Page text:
If enterprising Washington Post reporters find themselves alone in the elevator with incoming executive editor Marty Baron, what should they expect?
Silence. Foot-tapping, perhaps. Maybe mention art. He collects it. He also bikes and hikes.
“No one would accuse Marty of being warm and fuzzy,” says Christine Chinlund, who worked closely with him during much of Baron’s 11½ years as editor of the Boston Globe. “He can be impatient.”
Once Baron hits the newsroom, he’ll likely be all business—a hard-nosed, hard-news editor who reads copy and drives his troops. Says Chinlund: “The respect he commands in the newsroom makes it all work.”
Baron, 58, will be the fourth Post editor in the Graham era: We had Ben, Len, Marcus, and now Marty. From many indications, Baron seems to be a combination of the first two. Like Ben Bradlee, he instills loyalty and devotion; like Leonard Downie, he immerses himself in the news, from concept to commas. Marcus Brauchli came from business and foreign news; Baron’s roots are in local business and national news.
Why take on the troubled news operation in the nation’s capital? “It’s the Washington Post,” Baron says. “It’s had a singular role in US journalism.”
That role has been much diminished in the past decade. Can Baron pull the Post newsroom from its ennui?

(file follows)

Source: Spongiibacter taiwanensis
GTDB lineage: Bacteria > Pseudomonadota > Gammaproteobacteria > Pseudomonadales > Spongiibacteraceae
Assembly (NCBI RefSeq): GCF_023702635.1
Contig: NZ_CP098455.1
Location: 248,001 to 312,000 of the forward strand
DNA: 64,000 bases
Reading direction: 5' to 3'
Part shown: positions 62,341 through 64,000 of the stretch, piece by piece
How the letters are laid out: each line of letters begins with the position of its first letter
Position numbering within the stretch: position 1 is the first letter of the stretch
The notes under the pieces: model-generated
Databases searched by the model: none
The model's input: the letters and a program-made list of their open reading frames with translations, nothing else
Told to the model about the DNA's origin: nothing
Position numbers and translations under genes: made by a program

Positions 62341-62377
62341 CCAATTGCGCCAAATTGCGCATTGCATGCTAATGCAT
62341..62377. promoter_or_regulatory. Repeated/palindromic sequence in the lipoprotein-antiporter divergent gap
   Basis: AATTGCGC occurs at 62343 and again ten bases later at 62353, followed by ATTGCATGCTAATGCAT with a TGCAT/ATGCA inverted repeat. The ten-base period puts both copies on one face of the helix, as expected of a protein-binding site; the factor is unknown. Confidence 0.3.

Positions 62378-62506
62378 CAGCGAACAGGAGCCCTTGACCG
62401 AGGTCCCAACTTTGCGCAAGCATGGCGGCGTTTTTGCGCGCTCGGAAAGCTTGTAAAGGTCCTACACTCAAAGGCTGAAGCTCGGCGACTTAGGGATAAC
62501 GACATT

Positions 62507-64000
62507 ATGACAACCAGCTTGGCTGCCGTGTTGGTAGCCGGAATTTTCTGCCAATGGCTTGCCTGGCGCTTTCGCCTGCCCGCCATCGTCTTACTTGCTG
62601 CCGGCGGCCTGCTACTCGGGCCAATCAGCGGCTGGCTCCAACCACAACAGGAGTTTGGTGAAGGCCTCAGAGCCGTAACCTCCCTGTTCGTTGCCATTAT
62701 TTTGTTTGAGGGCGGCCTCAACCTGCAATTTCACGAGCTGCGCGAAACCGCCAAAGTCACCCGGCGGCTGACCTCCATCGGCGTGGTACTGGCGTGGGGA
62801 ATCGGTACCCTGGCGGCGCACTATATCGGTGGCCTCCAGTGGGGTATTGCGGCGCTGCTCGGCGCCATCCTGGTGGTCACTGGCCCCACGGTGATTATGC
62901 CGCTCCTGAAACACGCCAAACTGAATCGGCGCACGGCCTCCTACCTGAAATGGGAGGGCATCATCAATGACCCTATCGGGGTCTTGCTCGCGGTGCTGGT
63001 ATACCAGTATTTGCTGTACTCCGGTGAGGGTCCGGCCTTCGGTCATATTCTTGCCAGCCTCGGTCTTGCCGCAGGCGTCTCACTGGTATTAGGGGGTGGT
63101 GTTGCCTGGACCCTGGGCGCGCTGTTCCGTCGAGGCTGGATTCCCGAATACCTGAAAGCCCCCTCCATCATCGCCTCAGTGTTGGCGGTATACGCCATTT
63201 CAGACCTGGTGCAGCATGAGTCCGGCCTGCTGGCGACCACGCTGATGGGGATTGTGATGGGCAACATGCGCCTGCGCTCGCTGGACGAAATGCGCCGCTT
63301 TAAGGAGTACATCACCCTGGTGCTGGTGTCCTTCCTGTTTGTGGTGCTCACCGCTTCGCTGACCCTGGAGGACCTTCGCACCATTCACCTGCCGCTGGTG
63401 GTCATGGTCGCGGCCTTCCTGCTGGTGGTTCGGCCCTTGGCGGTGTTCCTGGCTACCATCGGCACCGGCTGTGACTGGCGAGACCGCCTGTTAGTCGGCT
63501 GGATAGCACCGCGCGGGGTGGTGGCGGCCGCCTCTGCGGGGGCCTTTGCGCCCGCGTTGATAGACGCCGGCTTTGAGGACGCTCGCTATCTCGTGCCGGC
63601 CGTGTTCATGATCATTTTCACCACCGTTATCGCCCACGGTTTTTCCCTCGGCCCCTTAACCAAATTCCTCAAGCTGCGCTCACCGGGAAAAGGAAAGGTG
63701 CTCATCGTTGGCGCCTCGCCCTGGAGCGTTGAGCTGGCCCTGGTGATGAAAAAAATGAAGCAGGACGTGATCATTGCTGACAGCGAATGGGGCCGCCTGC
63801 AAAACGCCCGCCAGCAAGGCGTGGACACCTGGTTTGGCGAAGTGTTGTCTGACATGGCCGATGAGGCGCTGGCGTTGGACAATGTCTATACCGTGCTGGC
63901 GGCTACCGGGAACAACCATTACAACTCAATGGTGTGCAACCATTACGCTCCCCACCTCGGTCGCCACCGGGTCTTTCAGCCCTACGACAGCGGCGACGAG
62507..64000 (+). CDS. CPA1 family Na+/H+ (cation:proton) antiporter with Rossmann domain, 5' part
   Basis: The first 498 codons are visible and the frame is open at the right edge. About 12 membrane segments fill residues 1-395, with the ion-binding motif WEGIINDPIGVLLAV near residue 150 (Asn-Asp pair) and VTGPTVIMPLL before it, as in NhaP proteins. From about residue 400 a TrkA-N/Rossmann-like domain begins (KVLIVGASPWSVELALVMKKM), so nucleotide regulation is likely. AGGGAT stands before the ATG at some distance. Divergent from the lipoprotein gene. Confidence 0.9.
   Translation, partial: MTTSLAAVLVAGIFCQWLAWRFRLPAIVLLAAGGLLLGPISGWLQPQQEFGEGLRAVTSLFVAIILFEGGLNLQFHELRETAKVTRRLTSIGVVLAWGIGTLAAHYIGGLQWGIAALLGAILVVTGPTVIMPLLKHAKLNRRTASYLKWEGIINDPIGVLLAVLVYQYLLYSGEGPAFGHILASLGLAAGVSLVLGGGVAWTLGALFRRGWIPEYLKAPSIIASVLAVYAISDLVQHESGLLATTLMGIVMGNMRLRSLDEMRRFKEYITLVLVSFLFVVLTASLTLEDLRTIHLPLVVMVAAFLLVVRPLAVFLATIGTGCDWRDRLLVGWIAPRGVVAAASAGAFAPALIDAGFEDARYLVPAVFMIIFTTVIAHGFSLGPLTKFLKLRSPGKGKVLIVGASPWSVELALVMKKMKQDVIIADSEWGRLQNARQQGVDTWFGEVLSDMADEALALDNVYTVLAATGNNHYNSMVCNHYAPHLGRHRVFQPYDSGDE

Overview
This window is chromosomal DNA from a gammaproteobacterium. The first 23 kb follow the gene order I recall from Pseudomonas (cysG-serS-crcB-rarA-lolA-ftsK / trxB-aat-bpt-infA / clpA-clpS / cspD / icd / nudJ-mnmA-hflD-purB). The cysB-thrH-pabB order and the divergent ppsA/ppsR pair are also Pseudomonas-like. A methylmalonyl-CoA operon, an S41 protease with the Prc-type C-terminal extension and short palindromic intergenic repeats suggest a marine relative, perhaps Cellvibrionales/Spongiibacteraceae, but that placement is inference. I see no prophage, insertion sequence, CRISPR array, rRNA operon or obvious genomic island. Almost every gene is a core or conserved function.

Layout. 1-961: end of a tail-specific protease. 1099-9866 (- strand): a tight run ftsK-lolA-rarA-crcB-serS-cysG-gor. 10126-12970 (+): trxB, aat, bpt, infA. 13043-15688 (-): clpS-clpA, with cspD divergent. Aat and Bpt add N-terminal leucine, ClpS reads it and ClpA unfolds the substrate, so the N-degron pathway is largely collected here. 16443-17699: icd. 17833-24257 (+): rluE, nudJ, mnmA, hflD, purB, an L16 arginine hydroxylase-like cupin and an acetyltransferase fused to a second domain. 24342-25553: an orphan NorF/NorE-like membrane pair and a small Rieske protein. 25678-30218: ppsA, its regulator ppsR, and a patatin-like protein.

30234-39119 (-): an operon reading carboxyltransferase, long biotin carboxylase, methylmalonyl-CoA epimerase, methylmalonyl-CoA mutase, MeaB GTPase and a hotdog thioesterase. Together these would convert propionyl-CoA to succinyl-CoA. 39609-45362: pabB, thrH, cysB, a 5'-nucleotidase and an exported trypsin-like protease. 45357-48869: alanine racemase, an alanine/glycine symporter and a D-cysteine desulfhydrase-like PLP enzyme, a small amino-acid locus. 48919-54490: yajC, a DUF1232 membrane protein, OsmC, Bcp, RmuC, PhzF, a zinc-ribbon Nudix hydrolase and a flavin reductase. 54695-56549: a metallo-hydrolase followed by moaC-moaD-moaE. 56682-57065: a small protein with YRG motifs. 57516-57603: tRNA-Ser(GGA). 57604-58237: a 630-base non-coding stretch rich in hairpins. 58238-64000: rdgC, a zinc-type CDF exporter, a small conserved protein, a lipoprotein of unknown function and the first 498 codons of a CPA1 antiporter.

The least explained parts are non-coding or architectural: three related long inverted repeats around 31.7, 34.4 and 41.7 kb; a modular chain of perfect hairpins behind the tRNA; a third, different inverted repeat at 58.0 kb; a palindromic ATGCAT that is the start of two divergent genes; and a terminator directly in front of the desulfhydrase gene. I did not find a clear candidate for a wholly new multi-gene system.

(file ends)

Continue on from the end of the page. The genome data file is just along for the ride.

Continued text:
Chinlund, a veteran Globe reporter and editor, became ombudsman of the paper shortly after Baron arrived there in 2001. “Our relationship wasn’t always warm,” she says. “But I have a deep respect for his journalistic chops. He made the Globe vastly better. He has a sixth sense for news. He thinks big but sees every detail.”
Baron has spent most of his career in local news. A Tampa native, he started reporting for the Miami Herald. Before the Globe, he was editor of the Orange County edition of the Los Angeles Times, associate managing editor of the New York Times, and from 1999 to 2001 executive editor of the Miami
Baron has overseen Washington coverage in several posts but has never lived here. He was a newcomer to Boston, too. The day after he arrived, he worked with Globe lawyers to challenge a gag order on a civil lawsuit about pedophilia in the Catholic Church. A court unsealed the files. The ensuing series, edited by Baron, won the first of six Pulitzers under his watch.
Baron sees covering the community—“arts, public safety, and schools”—as his primary role in his new job. Politics and policy? “We have an obligation to cover that as well.”
At the Globe, Baron cut the staff by 40 percent, closing foreign and domestic bureaus. “We couldn’t sustain them,” he says. At the Post, he benefits from the dirty work done by his predecessor, Brauchli, who presided over several buyouts. Still, Baron was beloved in the newsroom.
“He was a cheerleader, and he was very effective,” says Globe environment writer Beth Daley, who’s also an officer in the Newspaper Guild. “He was unfailingly ethical, in journalism and management. He didn’t play favorites.”
Baron won’t divulge the details of his courtship with the Post, which began in the summer, or discussions he might have had with Post Company chairman Don Graham. He dealt with publisher Katharine Weymouth.
“It was Katharine’s decision,” Baron says. “I spent a lot of time talking to her.”
Weymouth is hoping the second editor she has chosen will do more than talk.
This article appears in the January 2013 issue of The Washingtonian.